Psychoeducation: Next, we provide education about trauma through psychoeducation. They focus on topics such as what trauma is, safety, identifying core beliefs, and recognizing how trauma affects intimacy, power, choice, and control. The more they understand about themselves and how the event impacted them, the more in control they can feel. They realize that they are not weak and that it is the result of trauma. Northbound has a 12-week curriculum that clients work through culminating in a focus on post-traumatic growth and seeing how they can use their experience as a learning process and what they have gained from it.

Safe environment: It is also important that our clients feel safe at Northbound. They are enveloped in an environment where they feel comfortable and are not threatened. They realize that they will not be hurt, are not in danger, and help is available. This helps establish trust so they can begin opening up and working through challenges in an honest way.

Process trauma: The next step is to work with our clients on processing the trauma they have experienced. This does not necessarily mean dealing directly with the traumatic event. Trauma impacts so many aspects of a person’s life including how they perceive themselves and the world around them, their ability to trust, their assumptions about people and the world, and their ability to feel that they are in control and have a choice.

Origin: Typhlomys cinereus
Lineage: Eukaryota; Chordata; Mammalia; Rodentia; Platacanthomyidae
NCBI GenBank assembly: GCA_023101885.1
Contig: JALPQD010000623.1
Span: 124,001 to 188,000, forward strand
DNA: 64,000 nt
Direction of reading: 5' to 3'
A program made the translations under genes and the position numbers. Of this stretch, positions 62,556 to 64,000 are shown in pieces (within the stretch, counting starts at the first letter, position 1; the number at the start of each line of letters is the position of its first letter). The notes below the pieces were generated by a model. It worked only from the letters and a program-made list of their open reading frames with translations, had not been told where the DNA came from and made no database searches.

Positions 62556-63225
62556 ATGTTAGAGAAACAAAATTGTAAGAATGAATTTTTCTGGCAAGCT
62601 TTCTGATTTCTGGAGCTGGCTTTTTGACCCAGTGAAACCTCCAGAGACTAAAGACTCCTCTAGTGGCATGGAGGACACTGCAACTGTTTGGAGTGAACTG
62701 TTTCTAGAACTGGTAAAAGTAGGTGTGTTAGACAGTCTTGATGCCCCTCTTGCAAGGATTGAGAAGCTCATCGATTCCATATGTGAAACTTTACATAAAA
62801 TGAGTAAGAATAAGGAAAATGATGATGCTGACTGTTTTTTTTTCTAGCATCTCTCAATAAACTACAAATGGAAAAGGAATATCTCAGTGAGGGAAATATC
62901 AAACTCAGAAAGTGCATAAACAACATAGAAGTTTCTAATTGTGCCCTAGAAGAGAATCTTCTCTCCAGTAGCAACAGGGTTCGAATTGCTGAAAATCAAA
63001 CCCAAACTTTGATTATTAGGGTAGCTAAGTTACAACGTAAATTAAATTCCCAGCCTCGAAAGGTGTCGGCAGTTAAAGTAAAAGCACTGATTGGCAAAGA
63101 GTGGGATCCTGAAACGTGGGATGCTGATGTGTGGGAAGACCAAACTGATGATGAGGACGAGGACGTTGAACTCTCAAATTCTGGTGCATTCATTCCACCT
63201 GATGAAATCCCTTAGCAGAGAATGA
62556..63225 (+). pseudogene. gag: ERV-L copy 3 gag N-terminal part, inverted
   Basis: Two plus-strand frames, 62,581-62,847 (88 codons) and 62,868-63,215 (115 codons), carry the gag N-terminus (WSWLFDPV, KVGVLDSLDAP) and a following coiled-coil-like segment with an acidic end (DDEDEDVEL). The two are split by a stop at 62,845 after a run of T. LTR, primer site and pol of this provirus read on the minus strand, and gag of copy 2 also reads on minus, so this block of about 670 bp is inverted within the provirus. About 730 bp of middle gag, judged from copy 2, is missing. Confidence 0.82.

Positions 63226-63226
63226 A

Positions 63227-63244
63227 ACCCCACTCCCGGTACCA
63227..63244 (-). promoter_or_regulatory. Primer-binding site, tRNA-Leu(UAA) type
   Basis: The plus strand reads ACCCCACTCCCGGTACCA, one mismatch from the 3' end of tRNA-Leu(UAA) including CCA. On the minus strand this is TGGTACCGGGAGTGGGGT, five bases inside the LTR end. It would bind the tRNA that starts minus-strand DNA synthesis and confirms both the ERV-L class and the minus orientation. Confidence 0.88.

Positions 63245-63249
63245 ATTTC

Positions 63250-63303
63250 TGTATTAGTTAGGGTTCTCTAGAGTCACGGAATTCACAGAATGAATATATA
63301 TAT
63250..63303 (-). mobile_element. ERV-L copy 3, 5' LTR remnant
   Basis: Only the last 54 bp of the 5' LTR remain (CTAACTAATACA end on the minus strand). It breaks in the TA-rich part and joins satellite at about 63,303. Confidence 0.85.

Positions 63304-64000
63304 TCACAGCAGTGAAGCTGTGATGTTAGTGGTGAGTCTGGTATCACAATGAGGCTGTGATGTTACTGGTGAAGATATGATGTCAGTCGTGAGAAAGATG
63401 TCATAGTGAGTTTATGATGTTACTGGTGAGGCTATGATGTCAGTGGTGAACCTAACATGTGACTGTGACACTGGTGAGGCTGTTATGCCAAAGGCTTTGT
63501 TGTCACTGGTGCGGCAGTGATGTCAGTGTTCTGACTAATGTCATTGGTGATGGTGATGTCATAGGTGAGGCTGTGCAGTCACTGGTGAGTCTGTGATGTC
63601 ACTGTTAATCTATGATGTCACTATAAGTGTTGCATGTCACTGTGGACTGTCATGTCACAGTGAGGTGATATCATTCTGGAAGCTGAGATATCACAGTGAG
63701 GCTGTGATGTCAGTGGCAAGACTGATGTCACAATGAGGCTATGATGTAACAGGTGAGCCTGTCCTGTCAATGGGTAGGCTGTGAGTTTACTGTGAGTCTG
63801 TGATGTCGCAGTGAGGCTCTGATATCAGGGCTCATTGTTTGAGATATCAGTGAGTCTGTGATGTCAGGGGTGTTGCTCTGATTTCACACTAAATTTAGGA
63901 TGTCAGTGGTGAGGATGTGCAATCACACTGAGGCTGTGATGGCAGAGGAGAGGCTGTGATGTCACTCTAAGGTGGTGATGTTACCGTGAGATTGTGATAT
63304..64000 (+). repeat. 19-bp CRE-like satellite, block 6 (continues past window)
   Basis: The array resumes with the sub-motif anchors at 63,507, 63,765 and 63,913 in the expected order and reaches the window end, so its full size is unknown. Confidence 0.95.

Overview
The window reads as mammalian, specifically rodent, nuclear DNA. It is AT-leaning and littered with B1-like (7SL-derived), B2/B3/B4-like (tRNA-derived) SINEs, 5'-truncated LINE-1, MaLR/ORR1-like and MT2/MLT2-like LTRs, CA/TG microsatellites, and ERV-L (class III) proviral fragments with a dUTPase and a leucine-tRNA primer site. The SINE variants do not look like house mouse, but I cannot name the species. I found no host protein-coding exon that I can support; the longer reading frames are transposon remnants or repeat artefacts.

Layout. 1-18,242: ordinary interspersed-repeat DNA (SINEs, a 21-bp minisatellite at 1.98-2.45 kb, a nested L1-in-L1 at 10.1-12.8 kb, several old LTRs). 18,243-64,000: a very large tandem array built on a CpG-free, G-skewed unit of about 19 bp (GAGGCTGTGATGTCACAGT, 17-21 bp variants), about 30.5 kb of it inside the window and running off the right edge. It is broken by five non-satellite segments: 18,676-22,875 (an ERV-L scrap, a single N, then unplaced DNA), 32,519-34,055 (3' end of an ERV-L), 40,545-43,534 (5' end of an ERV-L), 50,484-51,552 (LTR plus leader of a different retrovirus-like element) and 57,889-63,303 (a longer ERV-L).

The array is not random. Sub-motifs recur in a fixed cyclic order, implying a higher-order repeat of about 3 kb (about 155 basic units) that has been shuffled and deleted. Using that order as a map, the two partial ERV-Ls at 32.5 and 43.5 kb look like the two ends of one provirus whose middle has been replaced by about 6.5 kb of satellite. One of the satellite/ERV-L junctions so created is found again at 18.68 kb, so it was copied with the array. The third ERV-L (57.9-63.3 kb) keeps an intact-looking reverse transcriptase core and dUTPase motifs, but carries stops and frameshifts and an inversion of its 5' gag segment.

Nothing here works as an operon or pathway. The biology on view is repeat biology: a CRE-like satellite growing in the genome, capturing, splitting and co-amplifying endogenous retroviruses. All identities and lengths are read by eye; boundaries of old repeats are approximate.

Treatment modalities including EMDR, cognitive processing therapy, gender-specific trauma process groups, and experiential therapy may all be applied in different ways. Our clients are able to explore their trauma, work through challenges to their core beliefs and see that they are empowered by their lives and their future. Slowly they reintegrate their sense of self and trauma into their identity, recognizing that their trauma does not define them – it is only one part of their life and who they are.

Ongoing recovery: Following treatment, clients learn how to cope with trauma recovery on a daily basis. Each event that happens to them can either magnify the trauma they have experienced, or reinforce their positive beliefs about themselves. They learn strategies to support improved mental health and healthier coping mechanisms that do not involve drugs or alcohol. Trauma work is ongoing, but can support a sustainable lifestyle of recovery.

Trauma is a part of life, but it does not have to be the controlling factor. Northbound’s trauma-informed care track can help you to overcome trauma and addiction and rebuild your life. We guide you each step of the way and give the appropriate level of support, evidenced-based treatment and progressive independence to thrive. PTSD and addiction are challenging and complex issues to deal with, but Northbound provides the personalized attention and trauma-informed care for recovery.

If you’re struggling with PTSD and addiction, contact Northbound to learn more about our trauma-informed care services.

Article Reviewed by Paul Alexander

Paul AlexanderPaul Alexander is the founder and CEO of Northbound Treatment. He received his Certified Addiction Treatment Specialist training at Saddleback College in Mission Viejo, CA, and was awarded Outstanding Alumni Service Award in 2002. Paul holds a Bachelor of Arts degree in Criminology, Law and Society, Summa Cum Laude, from University of California, Irvine, and a Juris Doctorate degree from Loyola Law School of Los Angeles. He believes wholeheartedly in transformational leadership, organizational health and effective, fully integrated substance use disorder treatment.